So in theory we should have:

P1(i)=(INPUT[i] *2/3 + INPUT[i+1] * 1/3 , OUT_TANGENT[i])
P2(i)=(INPUT[i] *1/3 + INPUT[i+1] * 2/3. IN_TANGENT[i+1])

Note that IN_TANGENT[0] and OUT_TANGENT[n-1] are never used

That’s for the theory, but those values do not make a lot of sense. This is an area of the specification that we have left too open, so it seems the implementations are doing their own thing… definitely something we need to fix ASAP !

In the mean time it would be nice to know what those IN and OUT values are in that file.

I looked at my notes (from the book page 125), the values should be:

P1(i)=(INPUT[i] *2/3 + INPUT[i+1] * 1/3 , OUTPUT[i]+OUT_TANGENT[i])
P2(i)=(INPUT[i] *1/3 + INPUT[i+1] * 2/3. OUTPUT[i+1]-IN_TANGENT[i+1])

segment 0:
P0 = (0 0)
P1 = (0.139 17.917)
P2 = (0.278 43)
P3 = (0.417 43)

segment 1:
P0 = (0.417 43)
P1 = (0.555 43)
P2 = (0.694 17.917)
P3 = (0.833 0)

But like I said, we are going to get this right in the specification as an addendum of 1.4.1 very soon.

Hello, it’s me again

Just checking… isn’t it supposed to be:

P1(i)=(INPUT[i] *2/3 + INPUT[i+1] * 1/3 , OUTPUT[i]+OUT_TANGENT[i] / 3 )
P2(i)=(INPUT[i] *1/3 + INPUT[i+1] * 2/3. OUTPUT[i+1]-IN_TANGENT[i+1] / 3 )

Well, I guess it does not really matter, since as you said - it is not specifed and everyone seems to be doing something else.

Personally I would like to see the 1D tangents defined as dy/dx. Just my 2 cents.


You are right that it would be much better, since Hermite defines T = 3*(P1-P0) to find this 1/3 factor in the equation.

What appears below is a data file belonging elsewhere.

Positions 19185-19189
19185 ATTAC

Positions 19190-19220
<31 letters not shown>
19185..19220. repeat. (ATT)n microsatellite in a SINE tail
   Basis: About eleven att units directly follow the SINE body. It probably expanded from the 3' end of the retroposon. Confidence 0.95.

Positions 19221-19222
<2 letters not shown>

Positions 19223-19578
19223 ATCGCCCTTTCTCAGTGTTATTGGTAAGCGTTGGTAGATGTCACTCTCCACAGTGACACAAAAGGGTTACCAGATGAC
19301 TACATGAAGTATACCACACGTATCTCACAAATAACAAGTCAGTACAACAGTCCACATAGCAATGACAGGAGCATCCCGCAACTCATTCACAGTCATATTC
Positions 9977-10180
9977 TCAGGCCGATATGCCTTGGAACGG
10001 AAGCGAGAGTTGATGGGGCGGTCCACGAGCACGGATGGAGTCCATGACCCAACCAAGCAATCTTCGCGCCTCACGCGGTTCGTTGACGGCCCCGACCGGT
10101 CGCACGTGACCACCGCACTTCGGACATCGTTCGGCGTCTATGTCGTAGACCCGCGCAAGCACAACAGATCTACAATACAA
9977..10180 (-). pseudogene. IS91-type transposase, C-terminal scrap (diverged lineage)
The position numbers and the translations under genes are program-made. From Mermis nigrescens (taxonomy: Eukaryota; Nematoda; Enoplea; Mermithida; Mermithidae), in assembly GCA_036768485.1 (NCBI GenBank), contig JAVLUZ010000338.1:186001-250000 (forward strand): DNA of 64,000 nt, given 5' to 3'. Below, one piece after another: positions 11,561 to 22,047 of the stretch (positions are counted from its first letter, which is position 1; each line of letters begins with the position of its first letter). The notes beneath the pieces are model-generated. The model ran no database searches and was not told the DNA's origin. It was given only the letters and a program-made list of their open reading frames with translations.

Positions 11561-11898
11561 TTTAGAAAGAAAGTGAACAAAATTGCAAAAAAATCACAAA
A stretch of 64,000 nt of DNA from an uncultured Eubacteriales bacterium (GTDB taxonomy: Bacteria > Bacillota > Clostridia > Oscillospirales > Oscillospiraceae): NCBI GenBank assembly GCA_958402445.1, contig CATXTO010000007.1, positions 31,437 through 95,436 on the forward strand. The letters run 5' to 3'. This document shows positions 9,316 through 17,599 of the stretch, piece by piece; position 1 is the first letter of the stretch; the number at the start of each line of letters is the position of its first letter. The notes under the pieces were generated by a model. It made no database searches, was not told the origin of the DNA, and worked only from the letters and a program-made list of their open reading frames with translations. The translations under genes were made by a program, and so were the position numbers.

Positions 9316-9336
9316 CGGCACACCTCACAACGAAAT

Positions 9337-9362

There’s so much confusion about how animation curves are supposed to work now. The description given by Remi above matches the curve style of the DCC packages (tangents have time values) but seems contrary to what’s described in the Collada book, and it doesn’t mention that time is no longer the independent parameter and you need to solve a cubic equation to find the new independent parameter value that satisfies a given t, and then evaluate the curve using that value to get the final output.

I really hope that the revised spec/schema allows for traditional piecewise cubic Bezier and Hermite curves. These types of curves are described in books like Computer Graphics: Principles and Practice, Real-Time Rendering, and Curves and Surfaces for Computer-Aided Geometric Design, and most graphics programmers will be familiar with them.

I understand the desire for the curves that match what the DCC tools are doing, so there should be several options available. The description of the DCC-style curves should fully explain that the inputs are no longer the independent parameters of the parametric curve, and the necessity to solve a cubic equation at each step in order to interpolate properly with a given input value.

Another thing that would be nice is if the Bezier curves stored four control points instead of two control points and two tangents, since it’s conventional to describe Bezier curves that way. Hermite curves should still be two points and two tangents.

A key point I’d like to make is that the animation curves that the DCC tools use, which dsrbecky and I discussed in this thread, are fundamentally different from traditional piecewise cubic Bezier/Hermite curves and need to be interpolated differently. It’s really not as simple as specifying time values for tangents and being done with it.

For the original poster, in the thread I linked to above you can find a pretty clear description of the interpolation math in the second and third posts of the thread. I believe you can use that math to get the correct results from the <animation> element you gave above.